Awareness & Understanding
So what do new parents need to be able to ride the wave of the Power Struggle and come out together on the other side with a deeper connection and sense of fulfillment and purpose together? Firstly, they need awareness and understanding of what is going on when they start to feel more disconnected and begin to have more conflict. Generally, it's the things outside of a couples' awareness that cause the most distress. In addition to understanding the normal stages of a long-term relationship as described above, new parents also deserve to understand that parenthood brings up vulnerabilities and deeper issues around self-esteem and self-worth.
- "Am I cut out to be a parent?"
- "Do I deserve to be a parent?"
- "What’s wrong with me?"
- "I don’t feel what I thought or was told I would feel as a parent — will I damage my child?"
- "What if…?" (insert any number of fears here)
These are just a sampling of some of the unspoken questions and insecurities that new mothers and fathers are carrying inside. New parents need reassurance that what they and their relationship are going through is normal, and a non-judgmental space with each other and their support network to learn about themselves, their new child and each other.
Second, new parents need recognition. Most new mothers and fathers don't expect that they will need to hear that they are doing a good job as a parent until the baby arrives. Then, all of a sudden, they both feel like they are working so hard and not being appreciated. New research (Taylor, 2011; Pruett, et al, 2009) demonstrates that when parents compliment each other's efforts and affirm each other as parents (i.e. "Our daughter is so lucky to have you as a Dad!") they both derive more pleasure and fulfillment from parenting.
Importance of Empathy
A related, but distinct, need for new parents is empathy for their emotional experiences. Not only do strong emotions come up for parents around their baby's feelings — the cry of a baby can bring up intense emotional pain for new parents — but parents also start to experience things in life in a new way. For example, taking a flight for a work trip may be a thing someone has done many times pre-baby that suddenly feels anxiety provoking. World news and events may suddenly take on new meanings with a baby. The key thing here, in terms of need, is for new parents to honor these new reactions and for partners to do the same and express emotional support and understanding of how the awesome responsibility of a new child can make people more emotional.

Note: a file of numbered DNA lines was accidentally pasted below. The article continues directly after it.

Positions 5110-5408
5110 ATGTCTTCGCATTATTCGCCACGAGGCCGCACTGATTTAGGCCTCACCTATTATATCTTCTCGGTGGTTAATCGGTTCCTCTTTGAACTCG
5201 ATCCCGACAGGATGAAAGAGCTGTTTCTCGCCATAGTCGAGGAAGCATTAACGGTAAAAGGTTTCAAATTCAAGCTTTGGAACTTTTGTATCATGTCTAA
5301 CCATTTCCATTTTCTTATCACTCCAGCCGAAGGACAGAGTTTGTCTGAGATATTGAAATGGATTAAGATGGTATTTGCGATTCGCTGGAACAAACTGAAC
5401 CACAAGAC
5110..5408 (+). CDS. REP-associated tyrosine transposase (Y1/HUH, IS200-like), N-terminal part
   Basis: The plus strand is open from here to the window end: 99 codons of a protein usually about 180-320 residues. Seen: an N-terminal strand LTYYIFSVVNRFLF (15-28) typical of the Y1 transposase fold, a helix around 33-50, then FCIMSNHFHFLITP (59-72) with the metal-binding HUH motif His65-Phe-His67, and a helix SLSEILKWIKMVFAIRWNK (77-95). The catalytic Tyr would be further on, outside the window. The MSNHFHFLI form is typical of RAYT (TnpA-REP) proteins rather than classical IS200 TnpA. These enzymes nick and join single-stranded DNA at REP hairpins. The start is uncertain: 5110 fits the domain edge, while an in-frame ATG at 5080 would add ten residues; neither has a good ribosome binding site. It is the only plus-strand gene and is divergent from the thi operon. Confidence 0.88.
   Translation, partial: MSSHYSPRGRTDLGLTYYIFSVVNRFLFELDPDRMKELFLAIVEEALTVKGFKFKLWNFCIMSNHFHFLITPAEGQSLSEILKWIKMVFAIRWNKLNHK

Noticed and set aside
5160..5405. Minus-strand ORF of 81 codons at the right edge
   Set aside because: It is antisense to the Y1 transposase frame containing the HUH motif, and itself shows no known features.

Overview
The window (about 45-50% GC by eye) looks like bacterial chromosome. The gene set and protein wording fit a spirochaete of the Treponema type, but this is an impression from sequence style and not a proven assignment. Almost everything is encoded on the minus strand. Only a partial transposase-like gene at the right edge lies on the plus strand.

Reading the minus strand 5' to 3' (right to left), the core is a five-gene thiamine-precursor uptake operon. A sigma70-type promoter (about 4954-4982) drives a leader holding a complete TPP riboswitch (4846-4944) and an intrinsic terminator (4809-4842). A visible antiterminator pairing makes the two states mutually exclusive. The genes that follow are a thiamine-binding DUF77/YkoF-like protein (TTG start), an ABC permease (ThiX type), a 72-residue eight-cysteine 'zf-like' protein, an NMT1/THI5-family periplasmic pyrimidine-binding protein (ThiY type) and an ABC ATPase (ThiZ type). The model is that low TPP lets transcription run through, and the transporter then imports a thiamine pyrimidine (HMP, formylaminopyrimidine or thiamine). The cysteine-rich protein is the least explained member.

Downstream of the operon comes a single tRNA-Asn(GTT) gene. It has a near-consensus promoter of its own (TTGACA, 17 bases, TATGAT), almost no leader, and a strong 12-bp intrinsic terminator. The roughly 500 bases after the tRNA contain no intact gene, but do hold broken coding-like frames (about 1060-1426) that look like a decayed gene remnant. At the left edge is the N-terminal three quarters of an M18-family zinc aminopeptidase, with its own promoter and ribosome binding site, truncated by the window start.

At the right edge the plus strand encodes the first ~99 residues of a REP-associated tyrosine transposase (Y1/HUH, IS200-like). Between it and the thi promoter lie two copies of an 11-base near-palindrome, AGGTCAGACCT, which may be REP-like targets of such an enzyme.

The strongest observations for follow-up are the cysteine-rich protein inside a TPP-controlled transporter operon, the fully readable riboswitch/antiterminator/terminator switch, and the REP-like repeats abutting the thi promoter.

Respect and equality between new parents in their relationship is crucial to their adjustment to parenthood. Interestingly, these concepts impact both women and men in different ways. Typically, research shows that regardless of their values and beliefs, in heterosexual couples, once they become parents both men and women tend to move into more "traditional" gender roles (Cowan & Cowan, 1988). The reasons for this are complex, but likely related to our deep and entrenched cultural narratives around what mothers and fathers are "supposed to do" and are "supposed to be good at," and the ways our culture has structured its economy and the workplace. Because of these contexts, it's especially important for women to be listened to and to have influence in their homes as they will have often have lost power in other aspects of life. Most notably, a woman may have given up other roles outside the home (e.g. paid employment) where she felt respected when she became a mother, so having a partner that listens to her and accepts her influence takes on added weight at this time. For men, we live in a culture that says it values the involvement of fathers in parenting, but subtly excludes and pushes men out of active involvement at the same time (e.g. No paid or very limited paid paternity leave). It's incredibly important for fathers to have the space and time with their babies to bond and learn to care for them in their own way, and have their female partners support this process, avoiding things like being his "teacher" or micro-managing his way of playing with, feeding or generally caring for the baby.